Urgent vs. Emergent


Urgent vs. Emergent

For a while, I've been frustrated by inbound requests that claim the work that needs to be done is urgent. There's a variety of reasons, but the biggest one is that when I see that something is urgent, I react in a way I think is appropriate:

  • Stop what I'm doing
  • Immediately review the request and ask clarifying questions
  • Start some ground work on a solution while I wait on answers

After all, this task is urgent. It needs to be done as soon as possible. I was treating urgent things as if they were emergencies—I didn't want to end up being the roadblock that resulted in harm being done to our users, customers, or company. What I was really doing was treating urgent requests as emergencies.

Most of the time, however, the requestors themselves weren't matching the urgency in their requests with their responses. We work asynchronously, so delays in responses are absolutely normal, but for an urgent request I was expecting to have some quick synchronous discussion in order to build a solution as quickly as possible.

In an unrelated conversation with my sister-in-law, who is a nurse, I was introduced to a word that has helped me think through this issue: emergent. In a clinical context, this is the difference between going to an urgent care clinic and going to the emergency room. Some illnesses and injuries need to be treated soon, but aren't life-threatening and aren't likely to become life-threatening (as long as they are treated relatively soon).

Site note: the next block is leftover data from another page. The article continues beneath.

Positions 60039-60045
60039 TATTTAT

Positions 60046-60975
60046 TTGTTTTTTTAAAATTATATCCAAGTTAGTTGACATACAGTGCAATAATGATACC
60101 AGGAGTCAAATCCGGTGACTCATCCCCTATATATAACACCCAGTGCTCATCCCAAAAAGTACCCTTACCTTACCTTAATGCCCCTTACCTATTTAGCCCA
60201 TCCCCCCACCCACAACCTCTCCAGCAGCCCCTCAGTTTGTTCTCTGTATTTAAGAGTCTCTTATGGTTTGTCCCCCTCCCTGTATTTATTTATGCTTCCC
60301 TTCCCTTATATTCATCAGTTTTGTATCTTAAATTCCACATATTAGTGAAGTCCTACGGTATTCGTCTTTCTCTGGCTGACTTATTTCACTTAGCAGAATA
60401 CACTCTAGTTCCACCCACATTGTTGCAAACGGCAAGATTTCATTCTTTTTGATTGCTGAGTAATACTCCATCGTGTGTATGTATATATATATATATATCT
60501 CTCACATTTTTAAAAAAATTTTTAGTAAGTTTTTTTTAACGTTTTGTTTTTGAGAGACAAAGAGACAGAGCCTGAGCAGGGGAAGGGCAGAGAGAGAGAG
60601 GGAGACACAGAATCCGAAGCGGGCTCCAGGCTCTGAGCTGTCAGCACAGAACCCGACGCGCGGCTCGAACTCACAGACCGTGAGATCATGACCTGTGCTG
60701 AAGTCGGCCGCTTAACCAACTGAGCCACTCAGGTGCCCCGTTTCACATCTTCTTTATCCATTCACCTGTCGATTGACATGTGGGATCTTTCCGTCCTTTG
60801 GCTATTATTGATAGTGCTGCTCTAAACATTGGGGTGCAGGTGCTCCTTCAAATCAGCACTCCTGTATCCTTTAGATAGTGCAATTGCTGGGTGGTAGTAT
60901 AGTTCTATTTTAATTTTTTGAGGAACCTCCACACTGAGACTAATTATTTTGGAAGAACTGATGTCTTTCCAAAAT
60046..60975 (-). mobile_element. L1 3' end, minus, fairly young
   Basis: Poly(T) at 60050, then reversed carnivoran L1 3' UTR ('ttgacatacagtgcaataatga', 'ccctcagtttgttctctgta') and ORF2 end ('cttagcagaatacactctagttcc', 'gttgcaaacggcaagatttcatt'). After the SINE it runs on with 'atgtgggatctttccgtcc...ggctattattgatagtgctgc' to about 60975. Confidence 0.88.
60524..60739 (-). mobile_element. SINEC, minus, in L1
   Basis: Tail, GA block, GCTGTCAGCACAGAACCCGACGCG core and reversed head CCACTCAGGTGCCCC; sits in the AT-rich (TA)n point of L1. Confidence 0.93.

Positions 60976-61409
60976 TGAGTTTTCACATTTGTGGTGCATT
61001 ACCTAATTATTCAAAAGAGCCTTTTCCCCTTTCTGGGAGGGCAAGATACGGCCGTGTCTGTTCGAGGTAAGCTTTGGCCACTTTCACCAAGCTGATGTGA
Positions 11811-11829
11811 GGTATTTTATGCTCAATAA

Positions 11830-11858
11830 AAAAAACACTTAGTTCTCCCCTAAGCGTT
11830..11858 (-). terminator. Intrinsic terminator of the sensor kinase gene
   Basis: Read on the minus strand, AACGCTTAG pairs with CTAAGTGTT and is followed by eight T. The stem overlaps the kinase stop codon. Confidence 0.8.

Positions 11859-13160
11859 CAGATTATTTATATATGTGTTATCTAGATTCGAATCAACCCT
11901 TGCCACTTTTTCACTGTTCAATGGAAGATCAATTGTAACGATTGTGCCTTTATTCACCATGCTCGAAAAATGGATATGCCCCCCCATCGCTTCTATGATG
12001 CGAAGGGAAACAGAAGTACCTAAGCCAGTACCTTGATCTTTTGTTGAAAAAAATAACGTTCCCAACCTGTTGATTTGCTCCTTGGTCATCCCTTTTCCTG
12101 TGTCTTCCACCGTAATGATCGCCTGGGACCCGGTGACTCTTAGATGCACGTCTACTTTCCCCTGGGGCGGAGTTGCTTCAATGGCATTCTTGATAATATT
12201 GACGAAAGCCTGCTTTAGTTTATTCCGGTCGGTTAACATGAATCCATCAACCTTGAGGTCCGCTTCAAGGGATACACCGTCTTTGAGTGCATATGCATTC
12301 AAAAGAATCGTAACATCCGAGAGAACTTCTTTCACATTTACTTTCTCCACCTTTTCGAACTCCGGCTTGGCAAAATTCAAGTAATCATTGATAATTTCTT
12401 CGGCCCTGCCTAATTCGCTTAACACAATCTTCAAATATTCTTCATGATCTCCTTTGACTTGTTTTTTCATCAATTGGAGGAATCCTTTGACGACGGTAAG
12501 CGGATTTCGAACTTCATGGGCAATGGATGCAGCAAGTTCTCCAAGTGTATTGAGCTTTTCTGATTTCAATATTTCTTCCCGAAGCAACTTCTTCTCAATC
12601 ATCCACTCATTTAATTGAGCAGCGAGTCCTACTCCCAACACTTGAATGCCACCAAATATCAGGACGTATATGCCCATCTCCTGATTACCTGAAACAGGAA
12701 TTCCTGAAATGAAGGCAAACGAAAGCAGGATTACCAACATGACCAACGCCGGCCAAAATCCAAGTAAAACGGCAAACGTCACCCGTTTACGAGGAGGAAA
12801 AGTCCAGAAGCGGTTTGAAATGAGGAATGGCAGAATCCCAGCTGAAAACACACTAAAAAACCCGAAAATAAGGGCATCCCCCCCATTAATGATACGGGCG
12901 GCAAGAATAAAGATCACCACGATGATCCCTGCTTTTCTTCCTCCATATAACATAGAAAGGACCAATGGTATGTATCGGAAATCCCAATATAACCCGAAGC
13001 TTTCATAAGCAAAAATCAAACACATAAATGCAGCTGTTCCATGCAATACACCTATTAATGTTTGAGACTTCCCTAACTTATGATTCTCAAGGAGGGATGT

In a more general context, Merriam-Webster gives us the following definition of emergent:

  • a: arising unexpectedly
  • b: calling for prompt action : URGENT

For triaging requests the first definition makes a critical difference—is the urgency in this task a result of circumstances that have arisen unexpectedly? If someone is asking me to drop everything and work on a task, that's what I'd expect. A natural disaster or political crisis requires us to quickly pull some data that we couldn't anticipate the need for until now? Sure, that checks out. A deadline you've known about for a while is looming and you need something done quickly to meet it? That's urgent, but only because it was allowed to become urgent.

Matters of consequence

That all being said, if an urgent-but-not-emergent task arrives, it doesn't really matter that the urgency is a result of unfortunate planning. What matters at this point is what will happen if we don't get this done by the deadline? If it's not an emergency (the only time "as soon as humanly possible" should ever be allowed as a due date, in my opinion), then the urgency associated with this request should have a point in time after which there will be consequences.

There's a big difference between, "we need this done by the end of the day or else people won't get paid," and "we need this done as soon as possible or else...it will continue to not be done." The former is an urgent task requiring prompt action. The latter is an attempt to re-prioritize the backlog.

I've been making an effort to push back against the use of "urgent" in requests. Whenever I see it, I ask for a hard deadline and what the consequences are of not meeting that deadline. I also ask for team members in multiple timezones that know the domain-specific context surrounding the request so that I can have questions answered no matter what time it is (after all, if it's consequentially urgent then delays should be avoided). That's usually enough to downgrade the urgency of most requests, and helps me look past all the smoke to identify where the fires really are.